the 'sciencing' of dance?

This paper was presented at the Australasian Drama & Performance Studies Association (ADSA) conference in Sydney (June 2015) and at the Department of Theatre and Performance Studies Friday Seminar series, (August 2015)

Hallelujah (2015) by The Rubens (watch this video to begin)

This single is from The Rubens’ second album Hoops. Featured in the clip is Sydney based dancer and choreographer Martin del Amo.

There are some interesting elements in the clip, and I want to mention, and then dispense with, one or two right up front.  The whole aesthetic is what I had been calling derro chic, that was until I discovered it is actually called hobo chic. Hobo chic is defined in the urban dictionary as “looking like a bum. Synonymous to dressing in 'boho chic’.” Boho chic is:

a fashion trend that is part bohemian and part chic. It is tied to the vintage phenomenom in fashion where the trend was to bring back vintage styles for the modern era. The trend is said to have been started by actress Sienna Miller in 2005. She wore bohemian-style clothing in the movie Alfie and continued to sport the garb regularly in London. People began to imitate this style, and fashion designers took notice. Boho chic may be hot now, but it'll be dead by 2007. (Urban dictionary

If that is true, someone should tell our late 2015 hipsters who congregate in Bondi.

There are probably other things you noticed in the clip as well. As one self styled reviewer commented on YouTube:

That chair in the opening scene is one of the best props I have ever seen in a video. A stark dichotomy is created between 'home' and 'homeless' as the excessive cushioning and reclining features of the chair beautifully juxtapose the hard surfaces and sharp geometric industrial environment. The pale colouring allows…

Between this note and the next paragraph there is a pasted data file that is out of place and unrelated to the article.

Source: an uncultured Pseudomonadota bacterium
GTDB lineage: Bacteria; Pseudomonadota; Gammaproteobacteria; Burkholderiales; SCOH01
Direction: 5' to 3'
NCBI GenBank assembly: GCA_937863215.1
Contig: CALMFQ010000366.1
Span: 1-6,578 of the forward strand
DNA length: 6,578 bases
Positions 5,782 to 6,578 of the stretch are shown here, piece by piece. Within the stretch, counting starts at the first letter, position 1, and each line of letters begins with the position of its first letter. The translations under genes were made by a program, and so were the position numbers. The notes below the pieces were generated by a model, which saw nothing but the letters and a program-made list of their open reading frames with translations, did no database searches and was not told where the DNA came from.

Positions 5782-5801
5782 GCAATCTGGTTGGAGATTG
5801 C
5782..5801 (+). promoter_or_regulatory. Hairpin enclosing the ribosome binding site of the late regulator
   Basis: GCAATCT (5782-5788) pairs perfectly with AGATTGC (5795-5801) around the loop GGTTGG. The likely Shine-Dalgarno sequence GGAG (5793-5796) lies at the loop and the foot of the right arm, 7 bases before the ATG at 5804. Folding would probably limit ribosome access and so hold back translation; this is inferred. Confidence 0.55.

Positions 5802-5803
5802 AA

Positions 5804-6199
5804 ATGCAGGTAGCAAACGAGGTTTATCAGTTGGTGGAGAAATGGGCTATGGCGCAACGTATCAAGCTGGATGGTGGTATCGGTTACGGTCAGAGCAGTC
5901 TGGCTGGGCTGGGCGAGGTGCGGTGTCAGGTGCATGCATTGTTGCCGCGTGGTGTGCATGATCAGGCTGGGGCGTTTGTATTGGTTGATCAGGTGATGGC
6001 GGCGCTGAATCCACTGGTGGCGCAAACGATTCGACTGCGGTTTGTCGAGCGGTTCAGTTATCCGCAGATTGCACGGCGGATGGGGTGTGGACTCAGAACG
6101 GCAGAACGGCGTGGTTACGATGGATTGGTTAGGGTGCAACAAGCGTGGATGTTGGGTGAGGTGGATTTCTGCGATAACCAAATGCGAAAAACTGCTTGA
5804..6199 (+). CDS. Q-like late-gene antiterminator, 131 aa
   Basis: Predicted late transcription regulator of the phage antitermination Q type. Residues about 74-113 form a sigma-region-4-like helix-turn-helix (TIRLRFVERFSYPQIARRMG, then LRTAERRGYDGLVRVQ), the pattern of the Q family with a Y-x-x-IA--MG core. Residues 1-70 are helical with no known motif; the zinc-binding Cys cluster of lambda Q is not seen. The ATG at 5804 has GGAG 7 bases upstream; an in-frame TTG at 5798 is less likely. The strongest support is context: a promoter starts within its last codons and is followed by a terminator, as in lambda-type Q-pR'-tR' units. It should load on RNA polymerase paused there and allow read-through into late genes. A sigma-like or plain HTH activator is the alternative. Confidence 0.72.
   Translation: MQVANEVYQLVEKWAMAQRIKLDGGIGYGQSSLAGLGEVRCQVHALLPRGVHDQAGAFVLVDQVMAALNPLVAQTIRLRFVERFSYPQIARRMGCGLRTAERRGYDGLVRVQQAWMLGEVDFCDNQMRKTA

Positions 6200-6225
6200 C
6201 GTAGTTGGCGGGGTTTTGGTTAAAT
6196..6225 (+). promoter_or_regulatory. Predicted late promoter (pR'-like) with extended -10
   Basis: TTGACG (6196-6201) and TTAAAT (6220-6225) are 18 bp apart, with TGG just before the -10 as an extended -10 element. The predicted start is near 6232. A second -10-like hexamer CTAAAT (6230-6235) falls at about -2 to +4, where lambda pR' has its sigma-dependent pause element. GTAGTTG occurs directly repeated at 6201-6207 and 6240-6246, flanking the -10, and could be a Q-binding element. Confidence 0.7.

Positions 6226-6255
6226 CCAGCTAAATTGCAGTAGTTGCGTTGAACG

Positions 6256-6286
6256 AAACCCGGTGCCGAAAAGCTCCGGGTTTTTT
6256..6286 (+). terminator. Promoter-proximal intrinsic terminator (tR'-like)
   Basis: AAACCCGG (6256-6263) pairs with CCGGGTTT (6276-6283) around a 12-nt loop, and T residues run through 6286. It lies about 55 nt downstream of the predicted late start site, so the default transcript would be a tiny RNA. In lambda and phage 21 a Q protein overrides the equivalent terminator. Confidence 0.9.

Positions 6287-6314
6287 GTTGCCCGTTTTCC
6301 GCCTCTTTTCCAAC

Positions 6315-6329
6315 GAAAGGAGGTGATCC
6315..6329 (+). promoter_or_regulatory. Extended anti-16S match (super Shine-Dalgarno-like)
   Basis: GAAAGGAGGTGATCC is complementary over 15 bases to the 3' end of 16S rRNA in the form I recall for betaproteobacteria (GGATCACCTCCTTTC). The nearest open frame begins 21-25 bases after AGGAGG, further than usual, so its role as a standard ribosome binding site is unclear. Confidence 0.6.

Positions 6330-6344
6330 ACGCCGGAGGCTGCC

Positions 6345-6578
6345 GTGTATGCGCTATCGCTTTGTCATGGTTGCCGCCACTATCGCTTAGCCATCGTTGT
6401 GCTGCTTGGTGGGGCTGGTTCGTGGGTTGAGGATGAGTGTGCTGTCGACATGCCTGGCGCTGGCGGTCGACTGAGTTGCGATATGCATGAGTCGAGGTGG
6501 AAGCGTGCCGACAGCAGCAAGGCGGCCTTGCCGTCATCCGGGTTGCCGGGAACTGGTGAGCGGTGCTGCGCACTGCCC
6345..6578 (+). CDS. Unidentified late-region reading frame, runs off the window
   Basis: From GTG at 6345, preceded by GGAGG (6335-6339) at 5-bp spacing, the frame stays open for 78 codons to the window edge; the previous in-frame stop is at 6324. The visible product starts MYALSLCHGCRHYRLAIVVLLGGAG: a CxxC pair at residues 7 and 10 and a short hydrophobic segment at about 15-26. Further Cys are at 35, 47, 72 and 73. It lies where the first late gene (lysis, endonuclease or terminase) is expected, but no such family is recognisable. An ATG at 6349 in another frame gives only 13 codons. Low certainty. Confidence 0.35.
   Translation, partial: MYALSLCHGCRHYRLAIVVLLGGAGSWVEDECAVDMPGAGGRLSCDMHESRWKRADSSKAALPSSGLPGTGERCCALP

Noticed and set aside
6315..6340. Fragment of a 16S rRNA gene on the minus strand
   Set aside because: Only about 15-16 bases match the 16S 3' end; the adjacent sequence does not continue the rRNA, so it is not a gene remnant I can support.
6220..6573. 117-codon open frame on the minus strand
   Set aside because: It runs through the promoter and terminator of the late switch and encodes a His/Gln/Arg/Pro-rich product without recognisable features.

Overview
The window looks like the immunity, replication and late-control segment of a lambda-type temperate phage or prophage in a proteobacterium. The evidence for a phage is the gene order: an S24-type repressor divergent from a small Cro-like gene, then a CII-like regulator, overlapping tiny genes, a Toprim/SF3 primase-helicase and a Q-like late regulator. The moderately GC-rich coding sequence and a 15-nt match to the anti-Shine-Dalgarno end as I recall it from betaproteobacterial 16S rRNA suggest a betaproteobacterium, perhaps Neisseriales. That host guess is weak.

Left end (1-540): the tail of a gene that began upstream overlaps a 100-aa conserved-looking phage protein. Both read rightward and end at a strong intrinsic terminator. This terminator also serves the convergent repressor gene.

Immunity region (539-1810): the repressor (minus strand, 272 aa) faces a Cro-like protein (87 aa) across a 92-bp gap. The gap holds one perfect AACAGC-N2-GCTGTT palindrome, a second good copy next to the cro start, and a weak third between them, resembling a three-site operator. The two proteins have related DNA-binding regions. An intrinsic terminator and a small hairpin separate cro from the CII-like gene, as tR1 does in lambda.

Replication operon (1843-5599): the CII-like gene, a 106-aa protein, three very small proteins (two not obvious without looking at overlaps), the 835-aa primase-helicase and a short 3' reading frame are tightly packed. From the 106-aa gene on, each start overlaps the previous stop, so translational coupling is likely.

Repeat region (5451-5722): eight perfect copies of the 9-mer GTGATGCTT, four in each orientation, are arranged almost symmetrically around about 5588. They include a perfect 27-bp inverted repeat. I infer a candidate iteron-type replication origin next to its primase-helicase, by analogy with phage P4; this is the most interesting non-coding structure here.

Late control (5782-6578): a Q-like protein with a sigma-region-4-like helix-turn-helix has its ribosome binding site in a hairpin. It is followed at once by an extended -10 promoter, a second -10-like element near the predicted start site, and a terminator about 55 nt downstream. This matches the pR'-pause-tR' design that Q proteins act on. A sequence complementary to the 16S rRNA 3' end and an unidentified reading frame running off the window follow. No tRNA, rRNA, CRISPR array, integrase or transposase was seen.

…and on it goes… . An (unkind) responder quipped: “somebody has their English HSC exam in a few months”.

Others were touched by the “the abiding mystery of the slowly-stripping tramp.” Some were a little confused as to whether Martin del Amo was a real ‘homeless dude’, and asked what this ‘weird’ dance style was. Could you call it ‘interpretative’ dance?

But putting the social, aesthetic and stylistic aspects of the Hallelujah clip to one side, I want to concentrate on what its like to watch the video. I want to talk, briefly, about the movement … the dance; to explore for a moment Martin’s flinging arms, his thrusting chest, his ricocheting head, and jiggling ribs, and the affect that they had on me when I first saw the clip.

I watched it at home and then I strode up to the bus stop on my way to work singing (to myself) “I’m saved, hallelujah, hallelujah” and itching to expand my chest, fling my arms in that open-shoulder kind of way, roll my ribs and release my head in the manner of Martin. It made me want to dance, fling myself about, throw myself around. This was of course enhanced by the music which was in turn emphasised by Martin’s well-chosen actions. The driving hums at the beginning, Zaac Margin or William Zeglis’s guitar strokes, and Scott Baldwin’s hard drums, and the phrasing of the songs words sung by the Sam Margin were made real, for me, through Martin’s actions.